If violated, the proposed law would carry a fine of $10,000 for every day that the required sign is not posted at the clinic during any portion of business hours.

State law already prohibits coercing a woman into terminating a pregnancy.

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Bills requiring abortion clinics to post anti-coercion signs have been introduced in several legislatures around the country in the last few years, usually in omnibus anti-coercion bills.

Nebraska’s judiciary committee held a hearing on the legislation on February 27, during which Kintner cited women being forced to have abortions as justification for the proposed law; he told the committee that women have been threatened with violence, withdrawal of financial support, and loss of housing, the Lincoln Journal-Star reports. “We know of cases across the country of women being forced by boyfriends, spouses, parents, and others to have an abortion,” Kintner said.

In an interview with a local NBC affiliate, Kintner compared the sign requirement to signs placed in bars warning against fetal alcohol syndrome for pregnant women. Current Nebraska law requires all establishments that serve or sell alcohol to post a sign that says “drinking alcoholic beverages during pregnancy can cause birth defects.” The Nebraska Liquor Control Commission is required to provide the signs to businesses.

The bill appears to be based on Americans United for Life (AUL) model legislation. AUL’s model omnibus bill Coercive Abuse Against Mothers Prevention Act includes a section on sign postage requirements, which has identical sentences and phrases to LB 1032. 

The Nebraska Family Alliance, an affiliate of Focus on the Family, supports the bill. During a legislative update video, Nebraska Family Alliance Policy Director Dave Bydalek said, “Studies have shown that about 64 percent of women who say they’ve had an abortion felt that they’d been pressured by family members or boyfriend or spouse.”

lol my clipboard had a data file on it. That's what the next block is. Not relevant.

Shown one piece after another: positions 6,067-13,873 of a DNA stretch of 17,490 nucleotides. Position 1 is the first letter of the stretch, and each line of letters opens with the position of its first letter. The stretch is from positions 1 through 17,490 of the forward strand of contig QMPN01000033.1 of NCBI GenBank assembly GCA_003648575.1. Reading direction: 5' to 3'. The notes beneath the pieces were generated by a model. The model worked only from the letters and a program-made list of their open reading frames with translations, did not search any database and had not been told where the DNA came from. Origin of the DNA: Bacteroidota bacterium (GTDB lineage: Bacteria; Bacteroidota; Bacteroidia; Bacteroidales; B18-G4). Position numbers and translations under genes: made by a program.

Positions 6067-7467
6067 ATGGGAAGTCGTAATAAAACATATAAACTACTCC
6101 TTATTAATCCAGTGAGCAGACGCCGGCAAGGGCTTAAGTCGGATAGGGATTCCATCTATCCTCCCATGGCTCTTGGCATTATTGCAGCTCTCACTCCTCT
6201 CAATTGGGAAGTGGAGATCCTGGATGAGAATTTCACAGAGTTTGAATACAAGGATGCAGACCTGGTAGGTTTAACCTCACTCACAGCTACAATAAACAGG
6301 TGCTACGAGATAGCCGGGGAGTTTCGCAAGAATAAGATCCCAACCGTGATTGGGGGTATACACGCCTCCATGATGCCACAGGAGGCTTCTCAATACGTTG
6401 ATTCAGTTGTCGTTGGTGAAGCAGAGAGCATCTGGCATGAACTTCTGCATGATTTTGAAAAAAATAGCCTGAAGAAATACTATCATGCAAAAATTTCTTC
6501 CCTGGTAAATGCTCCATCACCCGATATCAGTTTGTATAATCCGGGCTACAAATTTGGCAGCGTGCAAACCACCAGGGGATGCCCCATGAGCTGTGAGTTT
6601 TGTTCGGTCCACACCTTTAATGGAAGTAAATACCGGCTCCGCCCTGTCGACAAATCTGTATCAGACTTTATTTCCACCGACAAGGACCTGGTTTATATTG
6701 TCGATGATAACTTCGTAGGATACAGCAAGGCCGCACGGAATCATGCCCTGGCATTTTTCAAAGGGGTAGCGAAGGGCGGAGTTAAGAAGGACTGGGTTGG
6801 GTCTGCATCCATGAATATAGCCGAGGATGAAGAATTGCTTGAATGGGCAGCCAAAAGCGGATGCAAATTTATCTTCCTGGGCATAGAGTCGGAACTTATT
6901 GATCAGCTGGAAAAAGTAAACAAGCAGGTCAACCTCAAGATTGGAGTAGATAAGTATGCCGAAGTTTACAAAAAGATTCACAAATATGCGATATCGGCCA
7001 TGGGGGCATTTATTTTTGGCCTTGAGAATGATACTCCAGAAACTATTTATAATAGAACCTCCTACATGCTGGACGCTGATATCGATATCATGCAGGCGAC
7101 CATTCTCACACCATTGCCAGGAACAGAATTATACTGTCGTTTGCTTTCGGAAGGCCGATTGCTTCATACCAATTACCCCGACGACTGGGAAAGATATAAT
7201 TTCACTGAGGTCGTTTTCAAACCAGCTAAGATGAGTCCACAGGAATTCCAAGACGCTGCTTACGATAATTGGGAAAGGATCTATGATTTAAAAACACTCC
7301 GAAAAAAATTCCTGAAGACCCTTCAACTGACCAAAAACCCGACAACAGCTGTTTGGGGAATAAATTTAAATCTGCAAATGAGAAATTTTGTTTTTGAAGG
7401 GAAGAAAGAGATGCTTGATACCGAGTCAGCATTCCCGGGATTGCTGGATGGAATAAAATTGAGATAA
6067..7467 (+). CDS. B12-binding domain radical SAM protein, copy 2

Bydalek is likely referring to a 2004 report by the anti-choice Elliot Institute, which claimed that among U.S. women who reported having an abortion, “64 percent ‘felt pressured by others’ to have the abortion.” 

According to a report from the Guttmacher Institute, the number of instances in which a woman may have been coerced into terminating a pregnancy is much fewer. One study found that the proportion of women citing influence from partners or parents as their most important reason for terminating their pregnancy was less than 1 percent.

Susan Allen, director of marketing and communications at Planned Parenthood of the Heartland, told Rewire that LB 1032 is unnecessary legislation because information about coercion is already provided for all patients considering abortion in Nebraska. “Information should never be provided with the sole purpose of coercing, shaming, or pressuring a woman into making a decision that is not right for her,” said Allen.

Allen says that every patient at Planned Parenthood considering abortion undergoes counseling to ensure she is not subjected to duress or coercion of any kind. “Through a decision assessment tool that the patient completes, the patient is asked how her decision was made and what support system she has,” said Allen. “Our staff then reviews this assessment with the patient and if there is any indication that coercion may be taking place, our staff will provide the patient the additional resources she needs.”

The bill awaits a vote by the committee, after which it can be voted on by the full senate. Because Nebraska has a unicameral legislature, bills are only voted on by the senate before moving to the governor for signature or veto.